Digital down converter 300 receives an input signal at input 301. Advantageously, digital down converter 300 is designed to accept signals at input 301 that comply with a number of standards, including but not limited to, the DOCSIS standard, the Euro-DOCSIS standard and other appropriate standards for providing data over a cable network. The initial down conversion is accomplished with a mixer circuit containing a mixer 302 and a numerically controlled oscillator 304. Mixer 302 mixes the input signal with an output of numerically controlled oscillator 304, which produces a down converted signal from the received input signal.
Digital down converter 300 further includes decimation circuit 315 that selectively decimates the down converted signal. Decimation circuit 315 reduces the sampling rate of the input signal down so as to reduce the burden and power consumption of the circuitry used to further process the signal. The decimation factor used in decimating the down converted signal is based on a characteristic of the input signal. In one embodiment, the decimation factor is based on the frequency band used for carrying data in the input signal. It is this ability to select the decimation factor that allows digital down converter 300 to be used with signals compliant with any of a number of different standards.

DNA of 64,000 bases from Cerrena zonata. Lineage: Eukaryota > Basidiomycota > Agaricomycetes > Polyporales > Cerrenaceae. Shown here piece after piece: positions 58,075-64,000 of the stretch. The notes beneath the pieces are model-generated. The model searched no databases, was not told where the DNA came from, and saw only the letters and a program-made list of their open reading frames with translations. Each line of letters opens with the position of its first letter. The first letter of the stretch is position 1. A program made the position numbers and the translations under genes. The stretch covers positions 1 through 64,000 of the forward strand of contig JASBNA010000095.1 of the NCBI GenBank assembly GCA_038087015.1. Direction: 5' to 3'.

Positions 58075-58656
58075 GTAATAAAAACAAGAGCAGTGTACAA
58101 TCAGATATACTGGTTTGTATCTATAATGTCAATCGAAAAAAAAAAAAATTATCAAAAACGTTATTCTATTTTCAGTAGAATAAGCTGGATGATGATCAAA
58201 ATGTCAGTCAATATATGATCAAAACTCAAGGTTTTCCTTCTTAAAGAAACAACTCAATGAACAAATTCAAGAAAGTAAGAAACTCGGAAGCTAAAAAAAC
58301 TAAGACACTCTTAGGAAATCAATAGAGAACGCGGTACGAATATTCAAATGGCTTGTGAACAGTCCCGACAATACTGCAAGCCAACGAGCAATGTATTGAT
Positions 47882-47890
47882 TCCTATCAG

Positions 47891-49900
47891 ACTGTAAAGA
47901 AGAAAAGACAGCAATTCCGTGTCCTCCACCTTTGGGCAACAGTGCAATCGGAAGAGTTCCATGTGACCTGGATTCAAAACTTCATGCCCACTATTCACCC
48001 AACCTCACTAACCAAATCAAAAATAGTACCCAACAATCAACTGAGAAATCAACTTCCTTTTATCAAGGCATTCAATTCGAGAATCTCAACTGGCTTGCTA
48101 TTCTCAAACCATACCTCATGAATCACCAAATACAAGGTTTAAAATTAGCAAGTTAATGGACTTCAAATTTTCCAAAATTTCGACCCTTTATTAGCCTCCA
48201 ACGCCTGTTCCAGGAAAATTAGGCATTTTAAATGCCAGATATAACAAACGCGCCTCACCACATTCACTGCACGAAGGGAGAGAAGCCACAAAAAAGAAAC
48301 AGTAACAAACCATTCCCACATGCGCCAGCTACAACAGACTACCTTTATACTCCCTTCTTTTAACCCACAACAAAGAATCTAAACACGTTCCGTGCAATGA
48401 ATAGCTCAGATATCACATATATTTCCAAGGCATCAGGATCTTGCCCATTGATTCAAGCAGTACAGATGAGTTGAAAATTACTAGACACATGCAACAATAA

Decimation circuit 315 prepares the input signal for further processing. Signal conditioning circuit 318 is coupled to decimation circuit 315 to provide the further processing. In one embodiment, signal conditioning circuit 318 is a low pass filter. In another embodiment, signal conditioning circuit 318 is a finite impulse response low pass filter. In other embodiments, signal conditioning circuit 318 is any other appropriate circuit for conditioning the signal from decimation circuit 315.
In one embodiment, decimation circuit 315 accomplishes the selective decimation of the input signal using two main components. These components include a bypassable fixed decimator 308 and a variable decimator 310. In one embodiment, bypassable fixed decimator 308 is a 2:1 decimator and variable decimator 310 is variable between a 4:1 or 5:1 decimator. The decimation factors for bypassable fixed decimator 308 and variable decimator 310 are chosen based on the ratio of the number of samples per second of the input signal to a desired number of samples per second for signal conditioning circuit 318. For example, when the input signal is from a DOCSIS compliant system, the input signal is typically on the order of 100 Megasamples/second. In one embodiment, it is desired that the signal provided to signal conditioning circuit 318 be on the order of 20 Megasamples per second. Thus, in this case, the bypassable fixed decimator 308 is bypassed and the variable decimator is set to a 5:1 decimation factor. In the case of Euro-DOCSIS, the input signal typically comprises 200 Megasamples/second. Thus, to provide 20 Megasamples/second to signal conditioning circuit 318, decimation circuit 315 provides a 10:1 decimation factor. This is accomplished by not bypassing bypassable fixed decimation circuit 308 and providing a 5:1 decimation factor for variable decimator 310.